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Discussion on: Frequent delivery - how?

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bgadrian profile image
Adrian B.G.

For a while (few years) I worked in several teams that did weekly sprints, with minimal amount of agile/scrum techniques and delivering daily releases.

It was fun for me, but there were consequences. Code quality and documentation often lacked, but in a fast moving industry you don't notice it, sometimes the projects were buried so we actually saved time and money but not doing tests and docs.

I was a dev so I didn't thought much on the management part, but some of the blockers were external dependencies and new comers that were not used to this speed. Any small rock (a delay of a half a day) can change the outcome of a sprint.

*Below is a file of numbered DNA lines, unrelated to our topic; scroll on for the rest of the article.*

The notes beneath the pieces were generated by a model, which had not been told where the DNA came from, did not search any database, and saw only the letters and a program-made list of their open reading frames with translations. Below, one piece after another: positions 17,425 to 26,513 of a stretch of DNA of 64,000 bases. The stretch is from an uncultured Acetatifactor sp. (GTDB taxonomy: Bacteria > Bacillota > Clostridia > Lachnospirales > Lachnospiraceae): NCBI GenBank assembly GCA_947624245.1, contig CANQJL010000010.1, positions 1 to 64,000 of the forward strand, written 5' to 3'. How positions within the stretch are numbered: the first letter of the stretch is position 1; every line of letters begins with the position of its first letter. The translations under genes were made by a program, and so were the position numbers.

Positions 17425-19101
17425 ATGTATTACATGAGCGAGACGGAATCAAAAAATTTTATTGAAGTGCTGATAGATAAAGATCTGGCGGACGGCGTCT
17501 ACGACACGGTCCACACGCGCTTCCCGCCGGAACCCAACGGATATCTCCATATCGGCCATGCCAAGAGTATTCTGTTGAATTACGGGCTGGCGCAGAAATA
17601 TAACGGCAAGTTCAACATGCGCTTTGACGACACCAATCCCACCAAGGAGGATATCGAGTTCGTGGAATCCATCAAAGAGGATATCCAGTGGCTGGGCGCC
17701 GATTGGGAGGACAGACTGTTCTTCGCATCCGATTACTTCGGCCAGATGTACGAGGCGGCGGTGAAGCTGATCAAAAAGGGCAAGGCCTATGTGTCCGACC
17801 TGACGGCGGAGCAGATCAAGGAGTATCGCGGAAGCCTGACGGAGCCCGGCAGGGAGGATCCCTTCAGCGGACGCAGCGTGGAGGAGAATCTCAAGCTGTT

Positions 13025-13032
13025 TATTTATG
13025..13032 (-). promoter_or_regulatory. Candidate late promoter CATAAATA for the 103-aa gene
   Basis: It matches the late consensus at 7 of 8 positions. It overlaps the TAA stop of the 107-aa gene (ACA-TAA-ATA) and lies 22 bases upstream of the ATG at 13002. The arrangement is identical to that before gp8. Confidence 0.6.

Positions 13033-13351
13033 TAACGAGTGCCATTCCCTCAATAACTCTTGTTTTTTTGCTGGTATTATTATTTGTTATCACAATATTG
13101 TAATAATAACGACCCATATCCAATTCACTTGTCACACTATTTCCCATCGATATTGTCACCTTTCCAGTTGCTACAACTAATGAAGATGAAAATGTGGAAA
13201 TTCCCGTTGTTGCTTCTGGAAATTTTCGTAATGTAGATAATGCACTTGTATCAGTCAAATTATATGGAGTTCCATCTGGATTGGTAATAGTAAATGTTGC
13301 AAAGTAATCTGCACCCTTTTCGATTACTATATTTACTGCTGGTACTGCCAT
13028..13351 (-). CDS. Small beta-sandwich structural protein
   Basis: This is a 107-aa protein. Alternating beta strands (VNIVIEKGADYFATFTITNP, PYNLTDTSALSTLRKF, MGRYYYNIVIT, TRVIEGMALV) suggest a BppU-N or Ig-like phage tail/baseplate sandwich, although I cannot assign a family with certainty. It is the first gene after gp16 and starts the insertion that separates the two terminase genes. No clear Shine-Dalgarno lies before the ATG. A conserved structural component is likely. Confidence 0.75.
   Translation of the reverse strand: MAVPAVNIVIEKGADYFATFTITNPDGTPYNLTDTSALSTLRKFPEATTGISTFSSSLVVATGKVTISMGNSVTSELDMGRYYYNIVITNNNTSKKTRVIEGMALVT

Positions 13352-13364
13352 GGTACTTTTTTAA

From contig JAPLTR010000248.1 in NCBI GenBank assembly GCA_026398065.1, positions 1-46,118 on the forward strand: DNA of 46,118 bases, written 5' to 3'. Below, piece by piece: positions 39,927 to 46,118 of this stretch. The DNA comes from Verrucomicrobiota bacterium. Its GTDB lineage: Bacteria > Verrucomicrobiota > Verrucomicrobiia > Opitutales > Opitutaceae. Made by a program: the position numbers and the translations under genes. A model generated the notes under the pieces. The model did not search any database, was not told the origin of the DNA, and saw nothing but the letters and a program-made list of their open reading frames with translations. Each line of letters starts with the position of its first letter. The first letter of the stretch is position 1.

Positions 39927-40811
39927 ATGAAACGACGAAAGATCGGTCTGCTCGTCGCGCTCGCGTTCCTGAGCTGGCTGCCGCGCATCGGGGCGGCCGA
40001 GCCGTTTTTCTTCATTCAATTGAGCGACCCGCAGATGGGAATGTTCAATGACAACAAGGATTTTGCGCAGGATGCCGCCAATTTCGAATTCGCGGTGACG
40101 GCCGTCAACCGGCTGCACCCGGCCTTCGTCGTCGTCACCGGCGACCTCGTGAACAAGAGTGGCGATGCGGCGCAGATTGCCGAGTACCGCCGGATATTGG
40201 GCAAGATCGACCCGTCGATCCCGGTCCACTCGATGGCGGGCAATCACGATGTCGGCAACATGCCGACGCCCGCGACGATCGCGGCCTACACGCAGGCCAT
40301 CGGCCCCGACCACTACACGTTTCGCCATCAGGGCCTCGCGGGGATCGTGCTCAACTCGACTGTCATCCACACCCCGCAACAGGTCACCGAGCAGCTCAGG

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bertilmuth profile image
Bertil Muth Author

Not implying you said that, but do you think daily releases necessarily lead to bad quality?

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bgadrian profile image
Adrian B.G.

No, big companies does that well.

But daily releases with 1 or 2 devs surely do, there is no time in 1day to make a feature, test it, write tests, doc, QA and release it few hours before closing time, time to react if something goes bad.

I also want to point out that bad quality code is not related to the product and company success, I found the oposite to be true in several cases, as in bad code but made millions.